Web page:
Both Dorset and Corfu boast strong royal connections. Much of Prince Charles’s Duchy of Cornwall land is in Dorset whilst his father, the Duke of Edinburgh, was born in Corfu on 10 June 1921, at Mon Repos, a former summer residence of the Greek royal family. Prince Philip was baptised at St George’s Church in the Old Fortress and members of Prince Charles’s family have been known to holiday, discreetly, on Corfu. He himself is a friend of former Greek monarch, King Constantine, who used to spend his summer holidays at Mon Repos, which today is a museum housing many of the island’s treasures, and whose gardens and park provide a pleasant walk close to Corfu Town.
The most significant link between Dorset and Corfu, though, lies with the Durrell brothers, Lawrence and Gerald. Louisa Durrell, their mother, bought Berridge House at 6 Spur Hill, Parkstone, in 1931. Before long, she had to sell the Parkstone house for financial reasons and moved into a smaller house at 18a Wimborne Road, Bournemouth. The Durrells moved to Corfu in 1935 and their four years on the island provided the raw material for Gerald’s My Family and Other Animals and Lawrence’s Prospero’s Cell.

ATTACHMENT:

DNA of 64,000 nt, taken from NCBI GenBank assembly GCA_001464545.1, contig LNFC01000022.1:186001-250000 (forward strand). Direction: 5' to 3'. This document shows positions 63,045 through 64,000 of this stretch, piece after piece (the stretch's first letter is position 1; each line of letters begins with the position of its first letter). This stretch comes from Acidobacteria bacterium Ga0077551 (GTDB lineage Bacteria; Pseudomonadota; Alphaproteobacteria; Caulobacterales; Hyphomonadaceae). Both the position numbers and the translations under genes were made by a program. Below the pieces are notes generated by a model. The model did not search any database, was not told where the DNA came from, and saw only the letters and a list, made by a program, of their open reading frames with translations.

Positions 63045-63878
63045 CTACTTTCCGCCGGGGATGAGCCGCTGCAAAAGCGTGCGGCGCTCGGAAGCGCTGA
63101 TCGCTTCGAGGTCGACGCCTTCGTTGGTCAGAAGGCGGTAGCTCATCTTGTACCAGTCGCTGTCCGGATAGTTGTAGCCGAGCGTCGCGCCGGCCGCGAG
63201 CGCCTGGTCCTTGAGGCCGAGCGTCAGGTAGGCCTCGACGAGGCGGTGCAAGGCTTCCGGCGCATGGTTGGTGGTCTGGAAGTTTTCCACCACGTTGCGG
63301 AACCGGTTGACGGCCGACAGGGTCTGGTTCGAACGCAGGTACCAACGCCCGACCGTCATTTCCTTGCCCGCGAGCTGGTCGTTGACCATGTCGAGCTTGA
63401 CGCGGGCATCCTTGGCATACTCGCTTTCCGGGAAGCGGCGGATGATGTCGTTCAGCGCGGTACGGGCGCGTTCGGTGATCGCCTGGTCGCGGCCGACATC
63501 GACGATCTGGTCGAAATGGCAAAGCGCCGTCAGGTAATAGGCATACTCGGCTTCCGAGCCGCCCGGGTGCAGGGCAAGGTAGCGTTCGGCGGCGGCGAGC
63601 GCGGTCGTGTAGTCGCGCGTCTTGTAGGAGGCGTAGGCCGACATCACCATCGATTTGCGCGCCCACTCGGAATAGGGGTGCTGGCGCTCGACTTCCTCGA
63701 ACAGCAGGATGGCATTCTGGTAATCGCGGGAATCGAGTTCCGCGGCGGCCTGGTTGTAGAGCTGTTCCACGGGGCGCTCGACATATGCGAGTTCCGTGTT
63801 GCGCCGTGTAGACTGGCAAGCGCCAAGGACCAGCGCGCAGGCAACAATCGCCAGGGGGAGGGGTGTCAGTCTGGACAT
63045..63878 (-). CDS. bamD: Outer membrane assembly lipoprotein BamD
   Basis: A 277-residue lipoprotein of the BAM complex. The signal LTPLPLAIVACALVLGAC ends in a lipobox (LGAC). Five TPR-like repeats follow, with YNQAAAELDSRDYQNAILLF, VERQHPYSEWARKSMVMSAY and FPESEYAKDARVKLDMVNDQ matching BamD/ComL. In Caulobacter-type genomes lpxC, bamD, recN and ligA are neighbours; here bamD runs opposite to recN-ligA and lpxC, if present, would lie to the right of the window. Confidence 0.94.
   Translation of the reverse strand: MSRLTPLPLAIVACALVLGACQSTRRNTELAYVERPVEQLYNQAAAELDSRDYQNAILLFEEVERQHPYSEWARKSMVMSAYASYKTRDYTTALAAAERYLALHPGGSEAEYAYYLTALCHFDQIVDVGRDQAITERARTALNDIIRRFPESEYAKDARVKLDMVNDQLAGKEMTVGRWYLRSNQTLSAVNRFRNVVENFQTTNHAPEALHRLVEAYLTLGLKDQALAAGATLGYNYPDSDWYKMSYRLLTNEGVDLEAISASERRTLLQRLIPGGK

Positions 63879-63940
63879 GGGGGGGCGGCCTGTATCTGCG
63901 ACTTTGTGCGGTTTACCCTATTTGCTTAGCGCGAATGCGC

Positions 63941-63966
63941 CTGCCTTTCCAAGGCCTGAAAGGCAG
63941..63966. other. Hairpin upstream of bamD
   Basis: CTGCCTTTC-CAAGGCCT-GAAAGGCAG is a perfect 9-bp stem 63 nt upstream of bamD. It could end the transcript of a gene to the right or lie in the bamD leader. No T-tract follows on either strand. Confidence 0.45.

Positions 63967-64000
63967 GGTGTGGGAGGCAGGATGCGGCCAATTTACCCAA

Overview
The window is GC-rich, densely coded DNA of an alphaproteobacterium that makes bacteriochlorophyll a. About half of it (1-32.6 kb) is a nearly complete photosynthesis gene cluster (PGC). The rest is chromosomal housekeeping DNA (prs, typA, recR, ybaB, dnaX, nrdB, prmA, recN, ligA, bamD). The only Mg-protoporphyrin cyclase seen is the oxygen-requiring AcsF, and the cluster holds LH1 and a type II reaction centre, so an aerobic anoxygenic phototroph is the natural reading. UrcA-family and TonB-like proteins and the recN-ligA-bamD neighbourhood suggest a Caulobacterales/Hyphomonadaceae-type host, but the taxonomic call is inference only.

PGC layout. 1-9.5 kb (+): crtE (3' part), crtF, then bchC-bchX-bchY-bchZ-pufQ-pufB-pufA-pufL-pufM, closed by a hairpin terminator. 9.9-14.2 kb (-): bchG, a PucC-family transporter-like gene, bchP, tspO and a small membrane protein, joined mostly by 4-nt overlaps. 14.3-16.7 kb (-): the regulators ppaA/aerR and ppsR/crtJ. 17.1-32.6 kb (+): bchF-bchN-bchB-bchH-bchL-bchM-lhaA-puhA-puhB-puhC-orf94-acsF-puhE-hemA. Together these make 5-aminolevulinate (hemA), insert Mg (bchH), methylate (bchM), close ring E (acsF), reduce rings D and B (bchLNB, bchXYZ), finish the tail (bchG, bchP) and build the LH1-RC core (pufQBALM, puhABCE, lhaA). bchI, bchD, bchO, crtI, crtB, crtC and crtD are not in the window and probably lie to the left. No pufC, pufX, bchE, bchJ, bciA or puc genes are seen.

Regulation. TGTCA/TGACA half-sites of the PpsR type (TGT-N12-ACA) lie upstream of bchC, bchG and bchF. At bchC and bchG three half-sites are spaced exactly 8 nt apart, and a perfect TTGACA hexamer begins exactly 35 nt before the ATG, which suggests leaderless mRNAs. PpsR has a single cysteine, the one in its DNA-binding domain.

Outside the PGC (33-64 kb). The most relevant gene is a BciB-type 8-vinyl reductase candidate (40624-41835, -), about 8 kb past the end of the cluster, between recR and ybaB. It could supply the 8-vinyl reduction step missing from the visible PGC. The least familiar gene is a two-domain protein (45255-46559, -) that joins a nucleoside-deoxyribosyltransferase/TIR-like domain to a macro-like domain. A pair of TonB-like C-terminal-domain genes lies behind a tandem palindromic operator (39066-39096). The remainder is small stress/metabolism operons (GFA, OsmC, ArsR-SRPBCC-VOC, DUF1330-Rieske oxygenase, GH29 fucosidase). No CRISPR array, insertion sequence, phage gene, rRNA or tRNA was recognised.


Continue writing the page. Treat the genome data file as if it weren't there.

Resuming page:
In 1939, the family moved to Charminster, and later Louisa moved again to 52 St Albans Avenue, Bournemouth. She was to die in Bournemouth in 1964. Lawrence Durrell always thought of Bournemouth as a ‘living death’, but both he and Gerald returned from time to time and used it as a base between foreign travels, postings and expeditions. Lawrence once worked as a porter at Bournemouth railway station and he and Nancy Myers were almost daily visitors to H G Commin’s bookshop. Lawrence and Nancy, the first of his four wives, were married on 22 January 1935 (before the family moved to Corfu, although there is no mention of Nancy in My Family and Other Animals). He was back in Bournemouth in the spring of 1947 with Eve Cohen, his second wife, living at his mother’s house.